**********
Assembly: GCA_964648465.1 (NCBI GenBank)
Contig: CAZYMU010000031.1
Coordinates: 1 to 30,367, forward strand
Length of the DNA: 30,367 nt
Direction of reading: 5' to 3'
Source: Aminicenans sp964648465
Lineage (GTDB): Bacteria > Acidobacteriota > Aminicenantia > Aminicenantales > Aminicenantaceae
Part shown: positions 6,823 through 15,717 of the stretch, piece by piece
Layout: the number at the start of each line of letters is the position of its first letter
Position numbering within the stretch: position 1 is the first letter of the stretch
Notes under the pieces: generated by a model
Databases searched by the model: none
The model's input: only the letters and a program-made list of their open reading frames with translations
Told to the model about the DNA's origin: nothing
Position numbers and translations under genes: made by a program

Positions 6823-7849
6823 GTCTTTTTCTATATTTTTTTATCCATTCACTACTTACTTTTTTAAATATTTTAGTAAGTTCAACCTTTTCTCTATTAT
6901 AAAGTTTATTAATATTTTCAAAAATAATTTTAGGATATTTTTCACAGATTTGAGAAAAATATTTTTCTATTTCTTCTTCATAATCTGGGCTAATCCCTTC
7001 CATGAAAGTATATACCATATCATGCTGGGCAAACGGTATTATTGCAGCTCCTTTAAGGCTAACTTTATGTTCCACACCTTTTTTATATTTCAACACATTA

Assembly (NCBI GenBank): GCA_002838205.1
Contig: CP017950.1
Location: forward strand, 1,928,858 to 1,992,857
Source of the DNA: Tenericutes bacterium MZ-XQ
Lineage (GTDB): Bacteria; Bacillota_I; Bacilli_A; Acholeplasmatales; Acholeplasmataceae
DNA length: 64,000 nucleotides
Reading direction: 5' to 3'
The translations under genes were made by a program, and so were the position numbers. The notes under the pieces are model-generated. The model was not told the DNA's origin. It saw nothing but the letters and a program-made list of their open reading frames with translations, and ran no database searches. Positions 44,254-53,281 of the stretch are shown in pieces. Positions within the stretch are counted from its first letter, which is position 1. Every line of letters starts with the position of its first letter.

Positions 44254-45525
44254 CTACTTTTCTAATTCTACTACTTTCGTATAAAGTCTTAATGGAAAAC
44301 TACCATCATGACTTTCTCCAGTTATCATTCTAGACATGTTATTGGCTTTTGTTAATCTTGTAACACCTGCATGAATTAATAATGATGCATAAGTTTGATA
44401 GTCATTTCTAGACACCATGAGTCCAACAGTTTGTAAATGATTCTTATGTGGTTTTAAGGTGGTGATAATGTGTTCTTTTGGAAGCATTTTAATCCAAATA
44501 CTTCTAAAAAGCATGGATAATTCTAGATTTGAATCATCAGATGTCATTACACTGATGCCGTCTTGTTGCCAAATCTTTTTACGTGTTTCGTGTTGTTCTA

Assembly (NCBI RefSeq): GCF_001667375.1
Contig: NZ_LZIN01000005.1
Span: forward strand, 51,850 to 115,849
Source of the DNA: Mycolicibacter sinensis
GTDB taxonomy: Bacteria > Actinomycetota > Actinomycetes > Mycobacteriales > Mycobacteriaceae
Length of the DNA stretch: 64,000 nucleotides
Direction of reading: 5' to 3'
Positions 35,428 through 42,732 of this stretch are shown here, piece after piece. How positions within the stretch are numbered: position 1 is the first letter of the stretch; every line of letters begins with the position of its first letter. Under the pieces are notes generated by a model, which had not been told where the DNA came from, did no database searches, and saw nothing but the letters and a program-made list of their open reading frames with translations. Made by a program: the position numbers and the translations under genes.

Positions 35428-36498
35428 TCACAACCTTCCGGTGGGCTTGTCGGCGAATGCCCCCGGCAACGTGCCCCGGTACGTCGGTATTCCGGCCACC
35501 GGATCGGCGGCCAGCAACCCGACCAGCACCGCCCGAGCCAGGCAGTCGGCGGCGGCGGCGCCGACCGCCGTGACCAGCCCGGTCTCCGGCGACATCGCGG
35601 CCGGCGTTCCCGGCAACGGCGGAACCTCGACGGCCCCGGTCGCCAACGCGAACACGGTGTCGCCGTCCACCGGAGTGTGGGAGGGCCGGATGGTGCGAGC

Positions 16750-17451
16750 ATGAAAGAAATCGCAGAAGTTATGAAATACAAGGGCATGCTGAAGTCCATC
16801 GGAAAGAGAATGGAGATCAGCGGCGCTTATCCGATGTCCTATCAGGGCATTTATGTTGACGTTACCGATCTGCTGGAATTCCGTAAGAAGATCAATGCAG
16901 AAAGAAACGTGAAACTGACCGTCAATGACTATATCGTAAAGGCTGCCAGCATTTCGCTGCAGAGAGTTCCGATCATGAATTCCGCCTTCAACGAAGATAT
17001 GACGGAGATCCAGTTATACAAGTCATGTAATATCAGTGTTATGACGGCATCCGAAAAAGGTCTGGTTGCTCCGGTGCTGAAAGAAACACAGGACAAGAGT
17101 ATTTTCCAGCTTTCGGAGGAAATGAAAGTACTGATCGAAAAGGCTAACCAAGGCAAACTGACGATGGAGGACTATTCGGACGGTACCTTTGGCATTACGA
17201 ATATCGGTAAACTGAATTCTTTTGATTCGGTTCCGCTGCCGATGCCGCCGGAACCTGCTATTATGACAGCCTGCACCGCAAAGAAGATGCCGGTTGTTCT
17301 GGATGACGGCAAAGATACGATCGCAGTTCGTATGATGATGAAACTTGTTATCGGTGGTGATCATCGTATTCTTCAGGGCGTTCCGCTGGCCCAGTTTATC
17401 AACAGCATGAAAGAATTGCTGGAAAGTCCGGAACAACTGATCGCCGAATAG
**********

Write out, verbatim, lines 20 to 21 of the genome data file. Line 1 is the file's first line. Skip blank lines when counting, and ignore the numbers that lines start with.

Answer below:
Assembly (NCBI GenBank): GCA_002838205.1
Contig: CP017950.1